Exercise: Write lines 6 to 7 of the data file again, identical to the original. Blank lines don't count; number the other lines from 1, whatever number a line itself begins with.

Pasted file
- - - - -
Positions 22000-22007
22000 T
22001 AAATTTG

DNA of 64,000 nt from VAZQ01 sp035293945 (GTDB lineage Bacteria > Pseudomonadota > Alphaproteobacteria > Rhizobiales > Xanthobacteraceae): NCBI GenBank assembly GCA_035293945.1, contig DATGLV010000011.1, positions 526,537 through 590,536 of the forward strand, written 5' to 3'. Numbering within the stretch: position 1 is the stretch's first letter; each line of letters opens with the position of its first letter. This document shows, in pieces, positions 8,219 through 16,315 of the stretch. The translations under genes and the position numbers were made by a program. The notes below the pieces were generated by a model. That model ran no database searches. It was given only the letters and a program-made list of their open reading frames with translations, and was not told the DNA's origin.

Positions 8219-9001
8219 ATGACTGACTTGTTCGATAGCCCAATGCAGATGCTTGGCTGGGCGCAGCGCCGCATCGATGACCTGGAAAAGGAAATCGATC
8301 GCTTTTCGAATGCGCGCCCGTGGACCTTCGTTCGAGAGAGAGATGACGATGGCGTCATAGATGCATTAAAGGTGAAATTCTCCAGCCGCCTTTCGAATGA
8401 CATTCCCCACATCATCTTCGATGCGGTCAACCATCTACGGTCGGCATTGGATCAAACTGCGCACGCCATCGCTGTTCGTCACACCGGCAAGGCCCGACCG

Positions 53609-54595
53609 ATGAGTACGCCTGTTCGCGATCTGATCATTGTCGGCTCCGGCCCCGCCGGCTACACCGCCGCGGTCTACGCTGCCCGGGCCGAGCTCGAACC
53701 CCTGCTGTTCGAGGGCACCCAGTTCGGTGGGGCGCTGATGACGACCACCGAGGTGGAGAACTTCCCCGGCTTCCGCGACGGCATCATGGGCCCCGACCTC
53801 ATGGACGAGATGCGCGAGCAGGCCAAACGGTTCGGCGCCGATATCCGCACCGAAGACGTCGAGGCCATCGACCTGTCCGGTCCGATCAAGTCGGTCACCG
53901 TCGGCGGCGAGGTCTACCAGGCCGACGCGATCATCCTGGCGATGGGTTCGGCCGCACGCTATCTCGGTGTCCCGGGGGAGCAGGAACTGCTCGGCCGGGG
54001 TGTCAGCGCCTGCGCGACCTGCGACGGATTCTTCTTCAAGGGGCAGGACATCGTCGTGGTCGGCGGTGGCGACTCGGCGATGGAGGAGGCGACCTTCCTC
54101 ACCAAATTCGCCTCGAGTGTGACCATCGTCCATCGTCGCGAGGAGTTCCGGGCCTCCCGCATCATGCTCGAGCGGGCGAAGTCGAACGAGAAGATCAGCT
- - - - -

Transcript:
8219 ATGACTGACTTGTTCGATAGCCCAATGCAGATGCTTGGCTGGGCGCAGCGCCGCATCGATGACCTGGAAAAGGAAATCGATC
8301 GCTTTTCGAATGCGCGCCCGTGGACCTTCGTTCGAGAGAGAGATGACGATGGCGTCATAGATGCATTAAAGGTGAAATTCTCCAGCCGCCTTTCGAATGA